Uva-ursi or Kinnikinnick
Arctostaphylos uva-ursi

Uva-ursi, also called kinnikinnick or bearberry, is a creeping to semi-erect shrub. Its long, flexible branches form mats by rooting; the twigs are covered with hairs. The leaves, about 3/4 inch (2 cm.) long, are evergreen, leathery, oblong to obovate, light green on the bottom with no brown spots (see lowbush cranberry), and net-veined. The urn-shaped flowers vary from white to pink and the fruit is a mealy red berry, seedy and dry but edible.

Mats of uva-ursi are common in the boreal forest region of Alaska and across Canada in a wide variety of habitats. This plant is also found in northern Europe and Asia.

The chief medicinal principle of uva-ursi tea is a glycoside known as arbutin, found in many members of the heather family. (Turner and Czszawinski) Its other elements are methylarbutin, ursolic acid, tannic acid, gallic acid, some essential oil, and resin. (Pierson)

Medicinal uses:
The leaves are grown commercially for use as a diuretic and astringent, and the medicine, marketed under the name Uva Ursi or Bearberry, has long been used for relieving kidney and bladder problems and Certain constituents of the uva-ursi leaf combine with chemicals normally found in urine to form hydroquinone (P-dihydroxybenzene), which is bactericidal. Don't worry if the urine turns bright green. (Gibbons) Uva-ursi helps to reduce accumulations of uric acid and to relieve the pain of bladder stones and gravel; use it to alleviate cystitis.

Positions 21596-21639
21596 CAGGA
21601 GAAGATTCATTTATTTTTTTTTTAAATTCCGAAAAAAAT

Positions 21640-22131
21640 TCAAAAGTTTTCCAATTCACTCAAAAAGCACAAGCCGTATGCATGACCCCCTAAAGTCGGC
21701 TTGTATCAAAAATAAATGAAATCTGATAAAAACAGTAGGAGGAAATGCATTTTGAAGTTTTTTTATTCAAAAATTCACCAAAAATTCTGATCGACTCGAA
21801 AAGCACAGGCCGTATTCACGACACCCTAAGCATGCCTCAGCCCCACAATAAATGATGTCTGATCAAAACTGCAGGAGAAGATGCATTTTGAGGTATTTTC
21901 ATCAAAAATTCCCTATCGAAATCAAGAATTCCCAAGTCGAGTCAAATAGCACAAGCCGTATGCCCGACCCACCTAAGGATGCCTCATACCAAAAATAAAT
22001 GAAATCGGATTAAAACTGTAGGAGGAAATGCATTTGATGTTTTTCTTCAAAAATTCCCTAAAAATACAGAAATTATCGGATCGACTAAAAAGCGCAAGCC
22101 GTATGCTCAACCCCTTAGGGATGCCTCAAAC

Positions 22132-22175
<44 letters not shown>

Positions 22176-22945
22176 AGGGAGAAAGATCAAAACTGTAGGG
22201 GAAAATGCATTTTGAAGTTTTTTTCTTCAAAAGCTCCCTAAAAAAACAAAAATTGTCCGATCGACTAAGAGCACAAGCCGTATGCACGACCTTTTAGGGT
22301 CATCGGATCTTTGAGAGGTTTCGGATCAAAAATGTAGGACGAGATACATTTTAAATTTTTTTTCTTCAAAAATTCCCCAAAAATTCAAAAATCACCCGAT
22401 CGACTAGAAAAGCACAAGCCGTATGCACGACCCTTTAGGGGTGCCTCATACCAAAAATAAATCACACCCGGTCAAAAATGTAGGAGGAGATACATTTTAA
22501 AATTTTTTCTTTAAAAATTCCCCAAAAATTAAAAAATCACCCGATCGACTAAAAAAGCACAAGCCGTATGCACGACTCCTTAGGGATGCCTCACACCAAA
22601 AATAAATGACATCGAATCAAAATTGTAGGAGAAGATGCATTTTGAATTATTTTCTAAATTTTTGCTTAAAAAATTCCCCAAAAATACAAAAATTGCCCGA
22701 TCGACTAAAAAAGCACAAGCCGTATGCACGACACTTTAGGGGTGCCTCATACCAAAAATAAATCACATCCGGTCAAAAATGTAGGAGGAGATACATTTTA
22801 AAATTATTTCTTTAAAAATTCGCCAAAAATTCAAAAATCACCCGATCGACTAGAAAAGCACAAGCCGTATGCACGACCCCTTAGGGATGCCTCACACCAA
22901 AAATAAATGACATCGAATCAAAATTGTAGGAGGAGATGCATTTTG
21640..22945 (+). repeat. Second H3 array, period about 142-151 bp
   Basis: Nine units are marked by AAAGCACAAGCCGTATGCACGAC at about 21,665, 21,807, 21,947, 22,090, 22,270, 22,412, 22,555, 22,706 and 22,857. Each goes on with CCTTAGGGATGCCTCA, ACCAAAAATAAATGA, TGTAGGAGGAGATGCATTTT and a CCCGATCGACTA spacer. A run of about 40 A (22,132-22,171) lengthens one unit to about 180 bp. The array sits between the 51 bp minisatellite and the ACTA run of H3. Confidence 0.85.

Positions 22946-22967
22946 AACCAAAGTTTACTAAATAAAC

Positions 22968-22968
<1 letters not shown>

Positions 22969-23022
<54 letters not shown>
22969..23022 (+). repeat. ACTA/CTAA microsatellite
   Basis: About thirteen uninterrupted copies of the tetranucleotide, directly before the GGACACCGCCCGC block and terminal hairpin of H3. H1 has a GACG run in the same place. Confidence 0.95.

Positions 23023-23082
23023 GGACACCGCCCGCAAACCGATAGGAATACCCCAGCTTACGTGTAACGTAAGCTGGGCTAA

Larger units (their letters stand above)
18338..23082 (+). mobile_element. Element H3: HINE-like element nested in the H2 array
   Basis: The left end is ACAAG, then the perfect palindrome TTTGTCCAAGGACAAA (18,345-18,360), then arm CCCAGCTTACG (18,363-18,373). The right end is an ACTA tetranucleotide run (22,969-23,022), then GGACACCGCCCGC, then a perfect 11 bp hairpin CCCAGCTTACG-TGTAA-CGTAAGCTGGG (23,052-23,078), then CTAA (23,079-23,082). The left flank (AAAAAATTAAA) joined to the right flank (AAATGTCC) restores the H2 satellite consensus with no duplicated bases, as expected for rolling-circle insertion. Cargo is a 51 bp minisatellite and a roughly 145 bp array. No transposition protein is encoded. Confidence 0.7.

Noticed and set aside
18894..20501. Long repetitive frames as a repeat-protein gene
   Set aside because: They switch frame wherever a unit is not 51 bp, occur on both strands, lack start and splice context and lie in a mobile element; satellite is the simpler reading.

The tea is known as Kutai, or "Caucasian tea," in Russia. It is popular in many parts of the world as a tonic or health tea, good for stomach and urinary disorders such as bedwetting. Use 1 teaspoon of dried leaves per cup of boiling water and steep for five minutes. Prospectors and trappers recommend soaking the leaves in whiskey first and then using them in the normal way to make tea. (Turner and Czszawinski) The tea or tincture can be used for bronchitis, according to Lust.

The term kinnikinnick is said to be derived from an Algonquin Indian word meaning "smoking mixture." The name has come to be used for Arctostaphylos uva-ursi, whose leaves are often used in smoking mixtures. (Turner and Czszawinski) The Chippewas smoked these leaves as a headache cure.

Lime villagers say uva-ursi berries are good as a laxative. (Kari)

Caution: Excessive, prolonged use should be avoided; in any usage both an aromatic and a demulcent should be added to the leaves, since their action when alone is too irritating.

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Copyright © 1987 by Eleanor G. Viereck